"It's as if I were to walk on Yaffo or Dizengoff Street, no difference," said Rabbi Yaakov Herzog about walking on the streets of Riyadh.
Rabbi Herzog, from the Jerusalem neighborhood of Ramat Shlomo, is serving as a rabbi in Saudi Arabia. He spoke to Kan 11 about life in the kingdom.
"I walk around here with this clothing and everyone knows I'm Jewish," he told the camera as he sat in a Riyadh cafe next to a Saudi friend.
The rabbi described his role in Saudi Arabia. "If someone needs something, I deal with it. If you turn to the consulate and ask for a rabbi, you'll be directed to me."
He said he plans to eventually establish full-fledged Jewish community infrastructure in Saudi Arabia to accommodate the families of Jewish businessmen who come to the country.
"The foundation is that there be a space - a synagogue, kindergarten, mikva and school. We need to know there will be a space."
Asked when a first synagogue in Saudi Arabia could be expected, he said, "It takes time. You need authorizations. But almost everything you need we provide."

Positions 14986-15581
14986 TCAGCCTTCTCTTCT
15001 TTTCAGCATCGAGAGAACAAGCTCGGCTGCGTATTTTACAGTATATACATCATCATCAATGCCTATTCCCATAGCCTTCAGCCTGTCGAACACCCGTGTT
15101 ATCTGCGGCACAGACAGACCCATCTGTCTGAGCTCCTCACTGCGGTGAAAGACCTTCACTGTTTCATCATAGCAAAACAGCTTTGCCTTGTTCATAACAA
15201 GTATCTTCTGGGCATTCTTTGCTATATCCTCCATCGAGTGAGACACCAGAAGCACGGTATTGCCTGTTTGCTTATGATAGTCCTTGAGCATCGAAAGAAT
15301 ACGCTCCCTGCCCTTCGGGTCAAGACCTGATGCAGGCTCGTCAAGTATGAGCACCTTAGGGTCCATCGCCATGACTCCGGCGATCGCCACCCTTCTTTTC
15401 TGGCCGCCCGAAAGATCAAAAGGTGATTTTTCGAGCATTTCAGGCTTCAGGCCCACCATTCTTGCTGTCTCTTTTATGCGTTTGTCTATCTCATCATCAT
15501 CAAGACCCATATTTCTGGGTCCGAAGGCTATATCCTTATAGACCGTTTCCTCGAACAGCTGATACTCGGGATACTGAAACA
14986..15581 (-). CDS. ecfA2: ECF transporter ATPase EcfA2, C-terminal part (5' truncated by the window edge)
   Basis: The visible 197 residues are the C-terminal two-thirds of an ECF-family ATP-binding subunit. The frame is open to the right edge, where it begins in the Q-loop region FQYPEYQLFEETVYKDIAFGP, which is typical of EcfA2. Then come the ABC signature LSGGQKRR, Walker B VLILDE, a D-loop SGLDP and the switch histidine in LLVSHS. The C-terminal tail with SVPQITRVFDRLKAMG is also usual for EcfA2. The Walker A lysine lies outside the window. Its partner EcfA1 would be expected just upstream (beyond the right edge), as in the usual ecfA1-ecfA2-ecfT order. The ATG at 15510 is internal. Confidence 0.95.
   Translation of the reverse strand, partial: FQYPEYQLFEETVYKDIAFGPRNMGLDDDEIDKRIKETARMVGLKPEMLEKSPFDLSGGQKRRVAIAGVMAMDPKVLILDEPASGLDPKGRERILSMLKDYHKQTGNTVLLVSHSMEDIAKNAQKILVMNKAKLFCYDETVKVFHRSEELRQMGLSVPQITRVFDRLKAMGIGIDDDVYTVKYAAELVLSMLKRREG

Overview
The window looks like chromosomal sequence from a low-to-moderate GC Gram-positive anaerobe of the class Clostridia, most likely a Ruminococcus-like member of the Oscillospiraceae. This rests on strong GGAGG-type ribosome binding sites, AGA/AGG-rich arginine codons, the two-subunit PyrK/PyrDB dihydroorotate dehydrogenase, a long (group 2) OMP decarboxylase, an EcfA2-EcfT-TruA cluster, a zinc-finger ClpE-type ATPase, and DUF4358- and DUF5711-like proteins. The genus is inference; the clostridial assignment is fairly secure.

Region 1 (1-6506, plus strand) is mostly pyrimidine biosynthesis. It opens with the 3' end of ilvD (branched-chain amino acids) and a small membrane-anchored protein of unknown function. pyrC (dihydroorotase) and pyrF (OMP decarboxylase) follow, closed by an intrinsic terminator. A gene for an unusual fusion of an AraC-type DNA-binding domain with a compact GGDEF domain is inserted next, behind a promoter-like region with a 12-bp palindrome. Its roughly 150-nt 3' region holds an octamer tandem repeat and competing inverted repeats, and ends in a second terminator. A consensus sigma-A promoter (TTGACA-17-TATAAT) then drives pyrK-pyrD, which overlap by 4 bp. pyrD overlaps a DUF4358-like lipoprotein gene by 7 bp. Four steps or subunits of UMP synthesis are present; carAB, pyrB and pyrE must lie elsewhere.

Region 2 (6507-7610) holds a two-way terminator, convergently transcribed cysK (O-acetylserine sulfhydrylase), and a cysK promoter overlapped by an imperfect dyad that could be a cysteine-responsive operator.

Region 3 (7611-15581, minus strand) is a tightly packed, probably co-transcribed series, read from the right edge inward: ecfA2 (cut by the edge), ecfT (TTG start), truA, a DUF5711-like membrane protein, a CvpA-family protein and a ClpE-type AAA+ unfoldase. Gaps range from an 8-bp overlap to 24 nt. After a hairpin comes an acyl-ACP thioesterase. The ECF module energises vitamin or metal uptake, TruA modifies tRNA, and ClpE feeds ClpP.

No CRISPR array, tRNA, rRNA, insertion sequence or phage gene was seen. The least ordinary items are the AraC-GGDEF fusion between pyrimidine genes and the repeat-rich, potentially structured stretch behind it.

"I have a small staff which provides kosher food, mezuzas, tefillin, etc. There's no mikva, but there are solutions for women who want to ritually immerse."
Rabbi Herzog currently uses an American passport to enter the kingdom, but said that everyone around him knows he is Israeli.
"This is not an illusion. Every Jew who lands there will not be accepted as a foreigner and will not feel a stranger. This is the reality. In the last two years we have received an excellent lesson that things are changing."
He said that future normalization between Saudi Arabia and Israel is a reality "clear as the sun."
"All the infrastructure for something like that exists. If they receive Jews from around the world, Israelis can also be included."